According to a national survey released this week, more renters are now hoping to own a home.
The 2013 National Housing Pulse Survey, conducted by The National Association of Realtors also found that the number of people who say they prefer to rent has declined.
NAR President Gary Thomas points to the fact that in many parts of the country, it’s cheaper to own a home than to rent one.
The survey, which measures consumers attitudes and concerns about housing opportunities, found eight in 10 Americans believe buying a home is a good financial decision and more than two-thirds (68 percent) said now is a good time to buy a home. Since the last survey in 2011, 36% of renters are now thinking about purchasing a home, up from 25 percent, while those who say they prefer to rent dropped from 31 percent to 25 percent.
Half of renters say that eventually owning a home is one of their highest personal priorities, up from 42 percent to 51 percent.
Attitudes toward the housing market have also improved over the years. Nearly four in 10 Americans (38 percent) identified an increase in activity within their local housing market in the past year, compared to just 22 percent who reported a slowdown in activity.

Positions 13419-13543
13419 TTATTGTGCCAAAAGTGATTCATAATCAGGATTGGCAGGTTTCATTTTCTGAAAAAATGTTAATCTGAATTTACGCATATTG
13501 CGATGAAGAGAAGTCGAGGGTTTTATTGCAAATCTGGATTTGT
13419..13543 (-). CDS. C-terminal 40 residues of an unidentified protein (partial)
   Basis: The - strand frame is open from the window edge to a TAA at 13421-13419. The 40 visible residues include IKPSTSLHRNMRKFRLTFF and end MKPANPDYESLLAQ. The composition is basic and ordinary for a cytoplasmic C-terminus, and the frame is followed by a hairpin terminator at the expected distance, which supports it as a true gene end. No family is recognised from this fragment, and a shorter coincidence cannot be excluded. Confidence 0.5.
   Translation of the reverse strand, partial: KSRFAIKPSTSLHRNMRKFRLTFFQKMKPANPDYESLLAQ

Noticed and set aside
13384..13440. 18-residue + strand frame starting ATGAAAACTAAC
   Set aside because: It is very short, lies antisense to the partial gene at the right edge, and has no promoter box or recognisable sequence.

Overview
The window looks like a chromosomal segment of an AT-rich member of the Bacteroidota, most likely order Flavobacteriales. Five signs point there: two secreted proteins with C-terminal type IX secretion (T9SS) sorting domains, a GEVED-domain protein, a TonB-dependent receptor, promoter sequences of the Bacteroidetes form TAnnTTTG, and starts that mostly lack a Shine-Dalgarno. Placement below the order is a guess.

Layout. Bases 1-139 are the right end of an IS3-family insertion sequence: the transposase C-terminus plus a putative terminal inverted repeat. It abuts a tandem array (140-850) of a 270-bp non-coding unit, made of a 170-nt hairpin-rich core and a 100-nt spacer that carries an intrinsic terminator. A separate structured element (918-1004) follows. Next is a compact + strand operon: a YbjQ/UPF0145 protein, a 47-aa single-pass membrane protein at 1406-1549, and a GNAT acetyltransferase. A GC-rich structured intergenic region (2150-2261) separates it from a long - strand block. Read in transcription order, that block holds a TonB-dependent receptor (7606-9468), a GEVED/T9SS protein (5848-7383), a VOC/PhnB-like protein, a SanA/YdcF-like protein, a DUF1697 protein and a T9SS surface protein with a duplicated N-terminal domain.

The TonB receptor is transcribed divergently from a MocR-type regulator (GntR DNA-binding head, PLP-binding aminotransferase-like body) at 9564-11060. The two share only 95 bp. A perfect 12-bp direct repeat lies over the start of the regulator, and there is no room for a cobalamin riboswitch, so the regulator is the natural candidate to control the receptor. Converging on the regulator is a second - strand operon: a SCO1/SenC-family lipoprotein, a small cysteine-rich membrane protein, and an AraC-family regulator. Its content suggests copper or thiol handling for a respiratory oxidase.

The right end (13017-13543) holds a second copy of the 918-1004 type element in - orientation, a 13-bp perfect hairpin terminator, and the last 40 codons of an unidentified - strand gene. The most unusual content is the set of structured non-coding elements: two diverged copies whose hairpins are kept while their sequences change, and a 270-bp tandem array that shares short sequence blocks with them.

By contrast, in 2011 some 51 percent reported a slowdown in activity. There was also less concern than in the past about the drop in home values; a majority said housing prices in their area are more expensive than a year ago.
In addition to these improved attitudes about the housing market, respondents also showed an improved outlook about the national economy. Just under half (48 percent) said job layoffs and unemployment are a big problem, down from 61 percent in 2011. The concern over foreclosures showed a steep decline from 2011 when 47 percent characterized distressed properties as very or a fairly big problem; today only 29 percent say its a problem.
For many Americans, the perceived obstacles to homeownership have remained unchanged over the years; low wages, student loan debt, and little savings for a down payment and closing costs continue to make it difficult for many to become homeowners. Respondents across the board ” young and old, college graduates and non-graduates ” consider student loan debt to be a large obstacle.
Student loan debt is a concern for many consumers in todays market, especially first-time buyers, said Thomas. Buyers with student loan debt may find it difficult to access mortgage credit, as well as save for a down payment. Pending mortgage finance regulations requiring higher down payments could also contribute to the already tight lending
environment. Realtors are working with regulators to address this issue and are committed to making sure those who are willing and able to own a home have the opportunity to pursue that dream.
When asked for reasons why homeownership is important, respondents top reasons stressed stability and a safe environment.
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